I never saw the Willard
of 1971. But I just saw the Willard
of 2003. This is a movie made to freak people out like nothing ever made. How much so? The opening credits
, apart from being the best opening credits since Catch Me if You Can
, are creepy as anything in From Hell
. Prior to those credits, I had though that no movie sequence could be more surreal then many of those in From Hell
. But I've been proven wrong.
Once the credits die down, it starts simply enough. We hear a voice, that of Willard (Crispin Glover)'s mother, telling him that there are rat's in the basement. So, he goes shopping for mouse traps, ending up with the second largest set of traps in cinematic history. When he takes pity on the only rat to get caught in one of his traps, he decides to make him a pet, by name of Socrates. And so it begins, as he raises his own personal rat army. Around here, you first see how good the camera work, or the directing (done by Glen Morgan), or the rat coaching, or something is: even rats shredding paper comes across as a disturbing, unnatural, even unholy activity. If that sounds easy, go to your hamster cage and watch the hamster shred a paper towel roll. Exciting? And that's probably harder to chew through.
Why is it so good? Probably because of Crispin Glover. Now, I don't know much about him, and was I not on the IMDB right now I wouldn't know his name. But his Willard is among the most dark and calmly psychopathic characters I've ever seen. And yet, when he's back with Socrates, his "best and only friend", he is somehow tender. Around a woman who seems interested in him (oddly enough), he's awkward. Willard is never just the Pied Piper; he’s a insecure, lonely young man whose only friend is a rat that he just met. If there's a person who can do a better job at being Willard Stiles then Glover, he should probably be locked up for his own safety.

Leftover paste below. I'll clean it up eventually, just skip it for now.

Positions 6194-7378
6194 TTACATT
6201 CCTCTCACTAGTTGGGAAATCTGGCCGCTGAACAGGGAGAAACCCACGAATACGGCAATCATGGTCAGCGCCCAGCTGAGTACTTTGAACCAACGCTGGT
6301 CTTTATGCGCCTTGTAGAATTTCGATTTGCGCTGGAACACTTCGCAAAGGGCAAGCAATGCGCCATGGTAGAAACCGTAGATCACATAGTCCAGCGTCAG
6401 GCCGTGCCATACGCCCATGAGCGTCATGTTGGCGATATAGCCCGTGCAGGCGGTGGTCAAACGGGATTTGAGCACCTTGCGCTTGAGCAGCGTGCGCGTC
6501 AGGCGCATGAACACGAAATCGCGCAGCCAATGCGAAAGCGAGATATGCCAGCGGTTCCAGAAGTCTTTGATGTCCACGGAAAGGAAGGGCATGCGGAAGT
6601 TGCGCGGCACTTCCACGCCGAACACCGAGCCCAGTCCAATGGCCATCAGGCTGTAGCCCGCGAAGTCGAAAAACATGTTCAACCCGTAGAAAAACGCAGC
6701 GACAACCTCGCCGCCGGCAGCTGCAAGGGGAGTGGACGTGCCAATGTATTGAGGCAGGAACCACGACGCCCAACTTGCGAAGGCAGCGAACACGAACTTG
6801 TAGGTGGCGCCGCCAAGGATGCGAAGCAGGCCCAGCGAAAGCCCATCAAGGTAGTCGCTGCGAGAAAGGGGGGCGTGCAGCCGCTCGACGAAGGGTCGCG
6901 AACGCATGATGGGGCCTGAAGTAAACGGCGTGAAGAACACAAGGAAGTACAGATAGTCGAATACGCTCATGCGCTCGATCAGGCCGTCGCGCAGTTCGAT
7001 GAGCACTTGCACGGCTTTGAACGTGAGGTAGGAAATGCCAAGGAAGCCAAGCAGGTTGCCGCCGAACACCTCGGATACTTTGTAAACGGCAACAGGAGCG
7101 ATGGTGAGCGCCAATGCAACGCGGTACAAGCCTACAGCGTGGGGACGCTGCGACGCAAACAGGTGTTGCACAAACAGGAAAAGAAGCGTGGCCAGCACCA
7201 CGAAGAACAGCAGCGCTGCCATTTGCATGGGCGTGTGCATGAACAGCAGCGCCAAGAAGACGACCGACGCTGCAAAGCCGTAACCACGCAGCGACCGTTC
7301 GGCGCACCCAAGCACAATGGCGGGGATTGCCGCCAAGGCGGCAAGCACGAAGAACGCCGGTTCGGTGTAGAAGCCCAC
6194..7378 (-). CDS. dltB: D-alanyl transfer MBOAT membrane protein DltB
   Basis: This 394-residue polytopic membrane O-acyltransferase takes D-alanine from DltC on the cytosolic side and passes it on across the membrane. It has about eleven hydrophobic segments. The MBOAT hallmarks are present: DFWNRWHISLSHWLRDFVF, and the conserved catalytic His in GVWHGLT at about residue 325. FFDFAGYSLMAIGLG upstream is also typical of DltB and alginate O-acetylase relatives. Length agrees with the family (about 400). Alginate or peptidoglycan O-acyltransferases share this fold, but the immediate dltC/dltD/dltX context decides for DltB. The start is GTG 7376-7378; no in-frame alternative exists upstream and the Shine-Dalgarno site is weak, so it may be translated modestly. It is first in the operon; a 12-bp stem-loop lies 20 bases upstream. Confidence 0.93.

The rats, surprisingly, are quite effective when they need to act. I'm not sure whether some of the rats existed and some didn’t, or what not, but it worked quite well. The massive crowds of rats were terrifying. And for those who don't like cats, you'll be pleased to know that a defenseless feline will meet it's maker for your amusement, as well as to show how evil the rats are.
In the third act, the movie, sadly, takes a somewhat down turn. It's still going to make you feel ill at ease, which is really why you came to the movies. But it won't just be that. I'll put it as plain as I can: there are way, way, way too many rats. It's like the room with all the snakes in Raiders of the Lost Ark (If I haven't mixed my Indiana Jones films up), only with every snake being replaced by several rats. It seems exsessive; it is excessive. And yet, it works.
Its hard to say what Willard is. At time’s it can be funny, but it’s no comedy. Willard gets revenge, but it isn't a revenge movie. It’s no slasher film, though it could have been made one quite easily. It’s dark and psychological, with subtle acting and an ocean of rats. Although at this point it doesn’t mean anything, I honestly say that it’s the best movie of 2003 that I’ve seen.
Information taken from the Internet Movie Database:
Directed by Glen Morgan
Crispin Glover . . . Willard Stiles
R. Lee Ermey . . . Frank Martin
Running time: 95 min. Rated PG-13
Produced by New Line